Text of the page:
BYD is on a path of fast growth, which soon is expected to translate into millions of plug-in electric cars sold annually.

According to the company's chairman and president Wang Chuanfu (via CnEVPost), BYD is busy increasing production output, as the order backlog reached 700,000 units (as rumored in July), which requires 4-5 months of waiting for new cars.

In August, BYD sales increased by about 174,000, which is the 14th new monthly record in the past 15 months. The plan for this year is to continue the ramp-up toward 280,000 per month (or about 3.4 million per year).

But that's not the ceiling. In 2023, the company would like to sell at least 4 million units, according to the article. It means an average of some 333,000 per month, and potentially 350,000-400,000 per month in peak months.

At this time, the Chinese plug-in market is expected to expand to 9-10 million units, so BYD would like to take at least 40%.

That's a very ambitious plan, which would put BYD among the largest automotive groups globally. Let's recall that in 2021, the company sold less than 600,000 plug-in cars and within 12 months that might be the level of just 6 weeks of production.

The growth is fueled by the high demand for existing models, as well as many new ones that are just entering the market. In August, the company delivered more than 1,000 units of the all-new BYD Seal model.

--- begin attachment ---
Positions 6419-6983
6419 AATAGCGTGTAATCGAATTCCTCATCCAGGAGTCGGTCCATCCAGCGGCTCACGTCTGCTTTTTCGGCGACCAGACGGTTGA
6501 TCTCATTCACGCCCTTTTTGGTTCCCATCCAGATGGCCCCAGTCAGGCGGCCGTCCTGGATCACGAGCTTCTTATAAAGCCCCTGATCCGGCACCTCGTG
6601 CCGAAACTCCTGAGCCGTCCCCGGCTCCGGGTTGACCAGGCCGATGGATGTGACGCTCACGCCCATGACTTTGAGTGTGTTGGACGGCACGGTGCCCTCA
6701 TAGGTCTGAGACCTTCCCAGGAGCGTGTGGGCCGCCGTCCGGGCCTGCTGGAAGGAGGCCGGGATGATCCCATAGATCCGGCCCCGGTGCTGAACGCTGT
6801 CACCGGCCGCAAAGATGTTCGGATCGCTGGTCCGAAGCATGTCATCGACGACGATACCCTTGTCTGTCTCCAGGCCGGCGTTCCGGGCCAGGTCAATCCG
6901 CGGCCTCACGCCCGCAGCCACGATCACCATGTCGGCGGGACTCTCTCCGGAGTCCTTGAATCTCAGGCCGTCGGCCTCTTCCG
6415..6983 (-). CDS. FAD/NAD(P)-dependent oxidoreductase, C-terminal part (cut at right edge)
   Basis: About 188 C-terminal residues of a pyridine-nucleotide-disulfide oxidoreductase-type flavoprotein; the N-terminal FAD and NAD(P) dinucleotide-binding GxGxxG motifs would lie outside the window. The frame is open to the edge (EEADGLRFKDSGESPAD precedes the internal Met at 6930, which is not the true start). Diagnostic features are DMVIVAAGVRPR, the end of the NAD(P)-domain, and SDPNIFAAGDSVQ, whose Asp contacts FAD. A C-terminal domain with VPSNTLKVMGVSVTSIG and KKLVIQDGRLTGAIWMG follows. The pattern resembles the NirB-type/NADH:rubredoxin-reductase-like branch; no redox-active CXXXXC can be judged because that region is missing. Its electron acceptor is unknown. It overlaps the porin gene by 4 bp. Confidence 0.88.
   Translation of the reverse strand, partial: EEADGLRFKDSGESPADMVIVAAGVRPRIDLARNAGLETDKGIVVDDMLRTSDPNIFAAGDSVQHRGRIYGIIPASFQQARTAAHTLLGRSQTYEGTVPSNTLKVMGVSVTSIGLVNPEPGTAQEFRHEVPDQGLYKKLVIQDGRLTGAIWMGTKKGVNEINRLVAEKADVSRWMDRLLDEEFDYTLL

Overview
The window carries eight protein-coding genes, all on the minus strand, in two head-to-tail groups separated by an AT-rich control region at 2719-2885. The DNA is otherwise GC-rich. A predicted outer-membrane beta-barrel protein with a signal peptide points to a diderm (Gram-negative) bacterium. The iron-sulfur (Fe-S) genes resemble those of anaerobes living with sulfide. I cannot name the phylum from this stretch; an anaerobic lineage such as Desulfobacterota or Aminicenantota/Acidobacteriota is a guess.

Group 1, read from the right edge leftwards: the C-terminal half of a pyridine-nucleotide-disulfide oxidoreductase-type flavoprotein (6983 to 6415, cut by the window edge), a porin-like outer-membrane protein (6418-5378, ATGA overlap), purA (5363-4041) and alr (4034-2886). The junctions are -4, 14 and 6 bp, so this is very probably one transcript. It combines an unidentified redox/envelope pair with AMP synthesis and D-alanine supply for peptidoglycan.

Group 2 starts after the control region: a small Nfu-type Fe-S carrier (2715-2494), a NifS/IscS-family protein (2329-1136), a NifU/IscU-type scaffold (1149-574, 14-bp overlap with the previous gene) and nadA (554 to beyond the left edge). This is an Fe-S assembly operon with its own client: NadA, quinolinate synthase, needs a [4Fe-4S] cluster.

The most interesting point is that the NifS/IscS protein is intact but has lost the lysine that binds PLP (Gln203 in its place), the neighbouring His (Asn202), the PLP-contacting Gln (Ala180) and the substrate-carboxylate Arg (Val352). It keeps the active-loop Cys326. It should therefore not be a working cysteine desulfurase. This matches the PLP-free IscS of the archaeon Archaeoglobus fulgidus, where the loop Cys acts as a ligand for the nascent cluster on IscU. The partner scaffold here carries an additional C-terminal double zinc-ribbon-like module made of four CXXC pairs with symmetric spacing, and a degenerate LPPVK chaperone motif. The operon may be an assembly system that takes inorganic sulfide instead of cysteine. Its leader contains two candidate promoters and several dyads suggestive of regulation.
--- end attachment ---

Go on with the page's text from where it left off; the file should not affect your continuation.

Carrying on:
An interesting thing is that, according to BYD, the growth of sales will allow it to reduce raw material procurement costs by 3-5% a year, which is expected to compensate for the expected removal of subsidies in China. In general, the company targets higher profit margins.

In 2023, BYD will probably introduce a new premium model, with various new features. In 2024, the company plans to launch the fifth-generation of its DM-i plug-in hybrid powertrain.

A very interesting thing is the part about batteries. In 2023 BYD, will mostly supply cells for its own needs. From 2024 on, sales of batteries for other manufacturers will be "significantly larger". We know that Toyota might be a major customer of BYD batteries. There are also rumors about Tesla.

In terms of geographical expansion, BYD would like to expand car sales in Europe. However, in the case of the US, the company is unhappy because it will not get incentives for cars imported from China:

"The latest US subsidy bill is discriminatory and reflects the US government's lack of confidence, Wang said, adding that if the US keeps insisting on this policy, BYD will consider temporarily abandoning the US market."

Let's not forget that for years, a similar practice by China has prevented foreign OEMs from selling electric cars in China (or they would be very expensive). We remember the time when local batteries, local assembly, and 50/50 joint ventures were necessary.

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